Illustration of Casimir effect

1948 Casimir effect

The book of science

Tom Sharp

Hendrik Casimir, Dirk Polder quantum mechanics Illustration of Casimir effect

Casimir effect

Van der Waal forces Conductors and dielectrics Quantum harmonic oscillators Virtual photons Hendrik Casimir and Dirk Polder studied what happens between two conductive plates extremely close together in a vacuum. The energy inherent in empty space results in the Casimir–Polder force, a physical force that pulls the plates together or pushes them apart.

One atmosphere

When the plates are separated by only ten nanometers the Casimir-Polder force is equal to about one atmosphere. If you think one mere atmosphere is only a small amount of pressure, consider Otto von Guericke’s Magdeburg experiment in which two copper hemispheres put together and pumped free of air could not be pulled apart by teams of horses.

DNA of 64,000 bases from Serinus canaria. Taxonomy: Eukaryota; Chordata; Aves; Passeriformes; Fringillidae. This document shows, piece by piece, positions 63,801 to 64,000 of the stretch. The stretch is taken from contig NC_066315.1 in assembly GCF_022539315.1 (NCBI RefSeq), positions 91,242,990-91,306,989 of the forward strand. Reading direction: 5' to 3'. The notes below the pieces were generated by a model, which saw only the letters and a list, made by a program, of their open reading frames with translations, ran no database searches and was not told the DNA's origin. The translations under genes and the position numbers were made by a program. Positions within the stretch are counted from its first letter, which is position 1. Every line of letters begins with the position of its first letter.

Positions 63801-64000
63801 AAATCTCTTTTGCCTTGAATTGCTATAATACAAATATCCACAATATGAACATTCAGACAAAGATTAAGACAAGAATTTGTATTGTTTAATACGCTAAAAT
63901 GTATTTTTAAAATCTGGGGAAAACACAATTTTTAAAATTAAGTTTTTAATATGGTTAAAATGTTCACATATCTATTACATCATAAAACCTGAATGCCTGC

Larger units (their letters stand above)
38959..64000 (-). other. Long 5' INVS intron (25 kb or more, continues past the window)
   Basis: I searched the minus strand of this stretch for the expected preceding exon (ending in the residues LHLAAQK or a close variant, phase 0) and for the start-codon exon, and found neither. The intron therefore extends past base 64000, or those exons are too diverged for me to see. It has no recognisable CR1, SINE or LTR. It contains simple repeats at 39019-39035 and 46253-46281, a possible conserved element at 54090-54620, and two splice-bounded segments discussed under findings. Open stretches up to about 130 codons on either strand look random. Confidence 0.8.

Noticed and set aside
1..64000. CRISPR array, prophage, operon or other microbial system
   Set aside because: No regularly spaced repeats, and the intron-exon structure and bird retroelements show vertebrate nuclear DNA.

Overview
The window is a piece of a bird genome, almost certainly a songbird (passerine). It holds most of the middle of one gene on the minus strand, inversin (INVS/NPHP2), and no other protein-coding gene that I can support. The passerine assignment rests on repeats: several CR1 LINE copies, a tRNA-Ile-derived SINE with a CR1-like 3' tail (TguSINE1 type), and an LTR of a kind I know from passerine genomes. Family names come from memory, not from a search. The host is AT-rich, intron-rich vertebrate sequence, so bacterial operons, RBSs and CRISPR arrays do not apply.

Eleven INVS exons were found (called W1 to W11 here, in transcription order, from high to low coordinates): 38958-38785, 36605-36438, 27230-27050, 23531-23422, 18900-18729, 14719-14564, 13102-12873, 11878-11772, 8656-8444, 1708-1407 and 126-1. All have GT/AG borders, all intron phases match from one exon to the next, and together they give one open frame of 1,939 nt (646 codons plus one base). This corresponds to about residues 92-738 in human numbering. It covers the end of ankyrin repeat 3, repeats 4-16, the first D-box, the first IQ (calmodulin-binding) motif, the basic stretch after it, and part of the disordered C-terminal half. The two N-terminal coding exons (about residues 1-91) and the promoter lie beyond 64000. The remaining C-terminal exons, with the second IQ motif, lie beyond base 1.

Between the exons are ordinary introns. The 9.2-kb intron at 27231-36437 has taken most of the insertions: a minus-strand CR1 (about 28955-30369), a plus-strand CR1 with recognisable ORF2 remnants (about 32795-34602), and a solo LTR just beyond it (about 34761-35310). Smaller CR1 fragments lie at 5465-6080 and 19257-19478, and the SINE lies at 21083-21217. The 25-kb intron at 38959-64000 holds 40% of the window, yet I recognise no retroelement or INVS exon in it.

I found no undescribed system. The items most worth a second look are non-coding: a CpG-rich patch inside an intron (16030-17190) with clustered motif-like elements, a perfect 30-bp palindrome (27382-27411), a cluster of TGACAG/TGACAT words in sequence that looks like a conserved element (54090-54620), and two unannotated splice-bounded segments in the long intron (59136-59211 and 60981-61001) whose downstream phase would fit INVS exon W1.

“Sewing Vacuum”

Space isn’t ever empty. Out of perturbations of a quantum field, invisible particles appear, and before they merge and disappear, sew wedding dresses and knit baby blankets, bibs, and booties. What pulls these particles from the fabric of timelessness? What sufficiently perturbs nothing at all if only temporarily into something old, something new, something borrowed, something blue? The answer to this mystery is probably not the shop on Fifteenth Avenue and 56th Street that sells sewing machines and vacuum cleaners.

Empty space is empty only in that all excitations of the quantum field—all spins, polarizations, energies, masses, and momentums—eventually cancel each other out; however, in the short term, between two plates close enough together, we see that the term “virtual particles” describes particles that may be transient but are as real as other particles.

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